Emelia Perry ran her first Broad Street Run in 2016 and happily finished the 10-mile race at an impressive clip of one hour, four minutes, and 45 seconds.
The following year, she had an equally good showing, completing the course just a smidgeon slower in one hour, six minutes and 17 seconds. On Sunday, Perry competed for the third consecutive year — but this time she competed in a wheelchair.
In June, Perry injured her spinal cord in a fall from a ladder while hosting a party on the roof of her West Philly apartment. Doctors at the Hospital of the University of Pennsylvania told her she had injured her T12 vertebra, located near the base of her spine, and was paralyzed from the waist down. They weren't sure if she would ever walk again, much less run.
That's a depressing diagnosis for anyone, especially someone who loves running and exercise as much as Perry does. But she didn't let it stop her. She fought back with a vengeance. and less than a year after losing her ability to use her legs, she was back at the Broad Street Run, this time using her upper body to propel herself. She finished the race just a shade slower than she probably would have run it, crossing the finish line in one hour, eight minutes, and 38 seconds.
It's really remarkable when you stop and think about it. That's why I didn't want to let this year's race day memories fade without giving a shout-out to this brave young athlete. The 25-year-old Ursinus College graduate didn't let her injury defeat her and keep her from getting back to what she loves doing. She kept on pushing, even though for now that means doing it from a wheelchair.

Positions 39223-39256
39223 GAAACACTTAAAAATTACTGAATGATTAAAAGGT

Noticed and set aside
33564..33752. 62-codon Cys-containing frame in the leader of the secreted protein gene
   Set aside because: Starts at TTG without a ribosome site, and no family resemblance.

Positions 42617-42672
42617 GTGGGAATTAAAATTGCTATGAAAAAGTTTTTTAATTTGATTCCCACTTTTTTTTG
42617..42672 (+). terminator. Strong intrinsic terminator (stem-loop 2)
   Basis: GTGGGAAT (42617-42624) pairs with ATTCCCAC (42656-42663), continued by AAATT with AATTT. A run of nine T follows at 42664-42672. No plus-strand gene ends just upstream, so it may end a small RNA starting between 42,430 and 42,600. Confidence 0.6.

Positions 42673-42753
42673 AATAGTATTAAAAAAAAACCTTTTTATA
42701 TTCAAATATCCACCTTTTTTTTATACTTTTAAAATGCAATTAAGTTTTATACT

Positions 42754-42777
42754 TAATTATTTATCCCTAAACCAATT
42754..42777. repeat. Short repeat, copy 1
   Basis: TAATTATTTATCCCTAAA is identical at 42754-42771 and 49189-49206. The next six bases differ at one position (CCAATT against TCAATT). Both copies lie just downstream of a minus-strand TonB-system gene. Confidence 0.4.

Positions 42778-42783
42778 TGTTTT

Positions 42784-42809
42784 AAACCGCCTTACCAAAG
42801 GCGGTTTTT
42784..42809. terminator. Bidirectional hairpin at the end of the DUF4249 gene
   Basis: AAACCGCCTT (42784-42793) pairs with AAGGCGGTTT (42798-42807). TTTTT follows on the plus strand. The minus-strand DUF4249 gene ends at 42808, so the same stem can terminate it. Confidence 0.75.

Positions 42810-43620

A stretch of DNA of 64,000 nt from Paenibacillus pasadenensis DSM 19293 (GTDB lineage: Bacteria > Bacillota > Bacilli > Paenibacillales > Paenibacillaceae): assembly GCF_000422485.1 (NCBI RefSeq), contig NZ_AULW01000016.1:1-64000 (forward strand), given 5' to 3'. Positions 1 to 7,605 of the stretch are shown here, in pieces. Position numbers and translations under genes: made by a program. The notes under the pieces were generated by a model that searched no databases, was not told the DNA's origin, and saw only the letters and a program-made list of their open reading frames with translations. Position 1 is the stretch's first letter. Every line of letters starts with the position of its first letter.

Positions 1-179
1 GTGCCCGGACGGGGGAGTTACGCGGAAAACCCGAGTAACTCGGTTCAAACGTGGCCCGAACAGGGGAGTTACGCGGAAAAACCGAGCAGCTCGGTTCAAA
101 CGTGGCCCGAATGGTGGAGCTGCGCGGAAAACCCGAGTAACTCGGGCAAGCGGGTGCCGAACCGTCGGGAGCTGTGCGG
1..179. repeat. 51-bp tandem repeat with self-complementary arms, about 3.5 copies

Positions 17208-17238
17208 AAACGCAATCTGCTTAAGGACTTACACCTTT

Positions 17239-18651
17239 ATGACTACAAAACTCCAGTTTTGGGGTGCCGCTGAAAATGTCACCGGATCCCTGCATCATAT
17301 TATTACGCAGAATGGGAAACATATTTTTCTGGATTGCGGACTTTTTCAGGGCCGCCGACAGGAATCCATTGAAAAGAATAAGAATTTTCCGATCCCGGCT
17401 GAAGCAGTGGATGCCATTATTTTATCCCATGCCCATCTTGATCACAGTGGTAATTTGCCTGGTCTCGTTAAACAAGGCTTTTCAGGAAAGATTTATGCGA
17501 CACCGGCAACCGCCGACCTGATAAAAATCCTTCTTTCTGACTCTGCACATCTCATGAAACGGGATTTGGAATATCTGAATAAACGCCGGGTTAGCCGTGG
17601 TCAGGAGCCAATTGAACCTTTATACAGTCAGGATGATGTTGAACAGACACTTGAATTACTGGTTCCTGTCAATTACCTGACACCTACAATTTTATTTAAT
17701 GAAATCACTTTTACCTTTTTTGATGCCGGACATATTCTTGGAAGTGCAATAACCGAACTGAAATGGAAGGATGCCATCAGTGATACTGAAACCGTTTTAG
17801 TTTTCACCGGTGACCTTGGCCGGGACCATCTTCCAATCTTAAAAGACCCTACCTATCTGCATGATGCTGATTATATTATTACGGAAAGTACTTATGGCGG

When I reached out to her on Sunday,
she was still weary from having competed earlier that day. Humble and soft spoken, she doesn't recall much about that awful night of June 9, when she fell while descending a ladder. All she remembers is that she and her friends had been drinking wine and enjoying themselves at her party in honor of the full moon. The next thing she knew she was in an emergency room and unable to move her legs. Even lifting her arms was difficult. Her parents rushed from their native Japan to be by her bedside.
"They said they don't know if I can or cannot walk again," she told me in her lightly accented English. "But the doctors told me, 'Usually like three to six months is when people see like the most recovery."
Ever the optimist, she told herself, "at least they didn't say no, that I was never going to be able to walk again."
Perry drew strength from that and pushed herself to get back to her old life. These days, she's living in an apartment in Center City. She works part time at Di Bruno Bros. and is trying to figure out what she's going to do for a career. She graduated from Ursinus in 2015 with a degree in exercise science, thinking she might be a personal trainer or go into physical therapy. Friends help her get her wheelchair and racing chair to the Schuylkill River Trail so she can train for races — in November, she participated in the Rothman Institute 8K. She's come a long way in such a short amount of time.
I had just come across the finish line myself on Sunday when I heard about Perry's amazing accomplishment. I was so impressed that I went over to Perry, who was having a celebratory meal with her sister and a friend in the VIP area. I felt like high-fiving her. What fortitude. What strength.
"It's easier to be happy than to be sad," she said simply when I reached her by phone later.
Marissa Montenegro Matteo, a spokeswoman for Magee Rehabilitation, pointed out that "some folks, after their injury, it takes a little while for them to get back to the things that they used to enjoy doing."